A aviation & planes forum. AviationBanter

If this is your first visit, be sure to check out the FAQ by clicking the link above. You may have to register before you can post: click the register link above to proceed. To start viewing messages, select the forum that you want to visit from the selection below.

Go Back   Home » AviationBanter forum » rec.aviation newsgroups » Piloting
Site Map Home Register Authors List Search Today's Posts Mark Forums Read Web Partners

Electric self-piloted Airbus VTOL aircraft completes first full-scale test flight



 
 
Thread Tools Display Modes
  #1  
Old February 2nd 18, 04:52 PM posted to rec.aviation.piloting
Larry Dighera
external usenet poster
 
Posts: 3,844
Default Electric self-piloted Airbus VTOL aircraft completes first full-scale test flight

https://newatlas.com/airbus-vtol-vah...53228/Electric
self-piloted Airbus VTOL aircraft completes first full-scale test
flight

The race is most certainly heating up in the world of autonomous
flying taxis. From the Intel-backed Volocopter's recent debut at CES
to Ehang's autonomous passenger drone
https://newatlas.com/dubai-ehang-taxi-drone/47888/ , what seemed like
a crazy sci-fi idea just a few short years ago is rapidly becoming
reality. The latest leap forward comes from Airbus and A³ with the
first successful, full-scale test flight of its single passenger,
self-piloted, electric VTOL aircraft called Vahana.

Early concept art of Vahana
Early concept art of Vahana
The first sketch on a napkin two years ago that started everything
for Vahana
In late 2017, the Vahana team moved to this hangar at the Eastern
Oregon Regional Airport

The Vahana project is relatively new compared to much of its
competition with Airbus only launching the project two short years
ago. To move from concept sketch on a napkin to a working prototype in
such a short time is undeniably a remarkable achievement.
In late 2017, the Vahana team moved to this hangar at the Eastern
Oregon Regional Airport

The full-scale aircraft tested was dubbed Alpha One and its first
flight was completely self-piloted, lasting 53 seconds and reaching a
modest height of 5 m (16 ft). The test aircraft measured 5.7 m (18.7
ft) long, 6.2 m (20.3 ft) wide and 2.8 m (9.2 ft) high and had a
takeoff weight of 745 kg (1,642 lb). The next stages for testing will
involve transitioning from vertical to forward flight.

There are undeniably many hurdles, both technically and regulatory,
that need to be overcome before these things are set loose in the
airspace over our cities ,but the pace of development seen in the
Vahana, and others, is truly startling. So much so, it isn't
unreasonable to expect to see autonomous flying taxis in our skies
within the next 10 years.

Source: Vahana.aero
https://vahana.aero/vahanas-first-fl...s-ade26d26ba02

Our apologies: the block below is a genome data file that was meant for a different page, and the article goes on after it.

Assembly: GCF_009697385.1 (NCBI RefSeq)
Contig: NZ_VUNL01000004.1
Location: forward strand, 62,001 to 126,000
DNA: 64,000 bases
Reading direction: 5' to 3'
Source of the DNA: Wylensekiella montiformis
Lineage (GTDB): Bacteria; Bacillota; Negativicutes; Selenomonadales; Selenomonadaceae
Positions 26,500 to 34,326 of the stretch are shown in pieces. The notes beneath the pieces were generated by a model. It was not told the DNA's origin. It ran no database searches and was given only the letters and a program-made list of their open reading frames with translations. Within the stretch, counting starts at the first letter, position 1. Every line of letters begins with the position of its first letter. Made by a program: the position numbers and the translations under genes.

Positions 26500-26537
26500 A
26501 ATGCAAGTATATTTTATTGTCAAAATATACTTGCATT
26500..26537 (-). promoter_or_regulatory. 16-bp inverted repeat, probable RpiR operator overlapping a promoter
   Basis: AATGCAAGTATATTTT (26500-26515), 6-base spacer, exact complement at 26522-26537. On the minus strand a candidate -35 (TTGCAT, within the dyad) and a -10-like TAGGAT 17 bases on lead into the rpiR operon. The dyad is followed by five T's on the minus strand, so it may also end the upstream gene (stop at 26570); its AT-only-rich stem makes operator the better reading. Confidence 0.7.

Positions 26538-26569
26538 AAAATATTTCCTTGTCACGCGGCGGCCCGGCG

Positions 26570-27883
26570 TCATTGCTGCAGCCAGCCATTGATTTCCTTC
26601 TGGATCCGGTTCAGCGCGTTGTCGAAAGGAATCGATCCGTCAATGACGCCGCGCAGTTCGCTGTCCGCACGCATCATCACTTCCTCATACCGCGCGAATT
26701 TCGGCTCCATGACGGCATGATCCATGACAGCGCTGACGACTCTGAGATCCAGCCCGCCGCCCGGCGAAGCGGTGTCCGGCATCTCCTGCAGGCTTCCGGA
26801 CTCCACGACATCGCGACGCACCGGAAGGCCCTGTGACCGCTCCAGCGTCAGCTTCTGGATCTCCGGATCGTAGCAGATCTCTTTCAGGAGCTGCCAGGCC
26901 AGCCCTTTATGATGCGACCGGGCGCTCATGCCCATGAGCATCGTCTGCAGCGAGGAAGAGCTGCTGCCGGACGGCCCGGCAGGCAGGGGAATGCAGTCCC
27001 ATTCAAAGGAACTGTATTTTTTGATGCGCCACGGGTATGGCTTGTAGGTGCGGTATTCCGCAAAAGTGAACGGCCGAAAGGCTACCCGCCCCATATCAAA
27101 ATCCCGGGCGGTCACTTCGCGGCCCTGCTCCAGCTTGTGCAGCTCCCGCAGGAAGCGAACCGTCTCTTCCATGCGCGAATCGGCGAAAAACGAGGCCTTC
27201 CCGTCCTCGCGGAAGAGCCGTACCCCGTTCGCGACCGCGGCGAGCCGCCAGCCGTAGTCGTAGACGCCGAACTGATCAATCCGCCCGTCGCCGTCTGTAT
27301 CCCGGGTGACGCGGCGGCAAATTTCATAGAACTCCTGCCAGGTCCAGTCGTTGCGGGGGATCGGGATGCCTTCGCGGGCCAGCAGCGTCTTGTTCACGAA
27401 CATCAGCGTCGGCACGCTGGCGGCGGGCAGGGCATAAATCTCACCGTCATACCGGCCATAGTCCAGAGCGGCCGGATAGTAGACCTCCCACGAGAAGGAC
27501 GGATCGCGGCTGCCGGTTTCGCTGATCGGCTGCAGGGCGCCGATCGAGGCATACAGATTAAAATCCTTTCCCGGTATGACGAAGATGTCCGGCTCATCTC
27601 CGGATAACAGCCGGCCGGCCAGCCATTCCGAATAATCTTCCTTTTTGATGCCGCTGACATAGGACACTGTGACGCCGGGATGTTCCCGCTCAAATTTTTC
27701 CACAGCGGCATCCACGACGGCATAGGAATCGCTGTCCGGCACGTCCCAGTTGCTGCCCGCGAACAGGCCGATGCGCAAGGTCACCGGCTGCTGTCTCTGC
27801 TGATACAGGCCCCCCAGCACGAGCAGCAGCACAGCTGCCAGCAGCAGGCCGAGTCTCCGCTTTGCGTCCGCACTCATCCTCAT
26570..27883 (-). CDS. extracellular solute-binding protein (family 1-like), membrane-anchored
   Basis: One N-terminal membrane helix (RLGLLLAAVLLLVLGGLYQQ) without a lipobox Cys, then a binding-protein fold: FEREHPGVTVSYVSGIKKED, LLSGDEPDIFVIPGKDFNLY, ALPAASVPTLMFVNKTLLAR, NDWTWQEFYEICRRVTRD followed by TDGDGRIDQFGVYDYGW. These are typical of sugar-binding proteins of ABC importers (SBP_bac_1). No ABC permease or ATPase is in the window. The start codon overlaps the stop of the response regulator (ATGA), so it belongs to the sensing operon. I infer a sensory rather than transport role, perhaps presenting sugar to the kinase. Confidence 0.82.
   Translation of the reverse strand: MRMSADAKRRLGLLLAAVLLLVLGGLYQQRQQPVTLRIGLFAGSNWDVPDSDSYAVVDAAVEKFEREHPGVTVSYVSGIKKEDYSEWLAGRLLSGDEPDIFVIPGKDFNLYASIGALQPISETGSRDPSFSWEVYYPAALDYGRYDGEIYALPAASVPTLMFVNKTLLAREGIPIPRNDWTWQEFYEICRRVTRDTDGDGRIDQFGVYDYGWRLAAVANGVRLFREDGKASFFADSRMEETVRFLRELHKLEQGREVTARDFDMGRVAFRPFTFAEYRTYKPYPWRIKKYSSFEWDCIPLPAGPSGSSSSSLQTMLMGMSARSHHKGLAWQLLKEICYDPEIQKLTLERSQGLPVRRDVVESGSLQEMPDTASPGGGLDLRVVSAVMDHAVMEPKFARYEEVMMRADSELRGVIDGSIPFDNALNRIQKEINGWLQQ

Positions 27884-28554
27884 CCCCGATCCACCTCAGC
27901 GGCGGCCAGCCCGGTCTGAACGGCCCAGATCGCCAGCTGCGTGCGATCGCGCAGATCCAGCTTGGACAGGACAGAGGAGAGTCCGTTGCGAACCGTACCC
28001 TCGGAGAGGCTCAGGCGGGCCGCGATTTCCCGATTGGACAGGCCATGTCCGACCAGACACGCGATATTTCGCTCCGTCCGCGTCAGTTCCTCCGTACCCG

The test flights were initially scheduled for late 2017 but slight
delays pushed them back to...
The test flights were initially scheduled for late 2017 but slight
delays pushed them back to...
The test flights were initially scheduled for late 2017 but slight
delays pushed them back to...
Vahana during initial engine testing

View gallery - 10 images
Ads
  #2  
Old February 5th 18, 02:44 PM posted to rec.aviation.piloting
Larry Dighera
external usenet poster
 
Posts: 3,844
Default Electric self-piloted Airbus VTOL aircraft completes first full-scale test flight


https://www.avweb.com/avwebflash/new...-230266-1.html

Vahana Flies, Joby Attracts Capital

By Russ Niles | February 4, 2018

Airbus has flown its A3 Vahana autonomous electric VTOL aircraft,
completing two short test flights in Oregon last Wednesday and
Thursday. The aircraft is the test article for what Airbus hopes will
become fleets of pilotless tiltrotors carrying passengers and cargo
from point to point. It wants to have a working prototype by 2020 and
project leader Zach Lovering noted how far the initiative has come in
a comparatively short time. “In just under two years, Vahana took a
concept sketch on a napkin and built a full-scale, self-piloted
aircraft that has successfully completed its first flight,” he said.
Meanwhile, Joby, a much more grassroots company that hopes to compete
with Airbus in that market, picked up some substantial backing this
week.

Joby founder JoeBen Bevirt invited two Bloomberg reporters to his
secret airfield somewhere on the California coast to see (but not
describe in detail or photograph) his entry in the VTOL market. He did
tell Ashley Vance and Brad Stone the aircraft was flown by a test
pilot for 15 minutes, covering 15 miles and taking off vertically. The
writers also reported he told them the aircraft will “fly at twice the
speed of a helicopter” which suggests a tiltrotor or hybrid thrust
design. The reporters said the aircraft is “exotic looking” and has
“numerous propellers.” Whatever it is, it’s attracted some
high-profile support worth about $100 million. The company says Intel
Capital, Toyota AI Ventures, JetBlue Technology Ventures and
Tesla/SpaceX backers Capricorn Investment Group have all thrown money
into the venture capital pot to keep the project going.


Comments (1)

Gee, I can't wait to strap into a pilotless aircraft. If it has a
Windows computer operating system that will be even more thrilling.

Posted by: Kenneth Sabel | February 5, 2018 4:51 AM
---------------------------------------------------------------------

http://www.jobyaviation.com/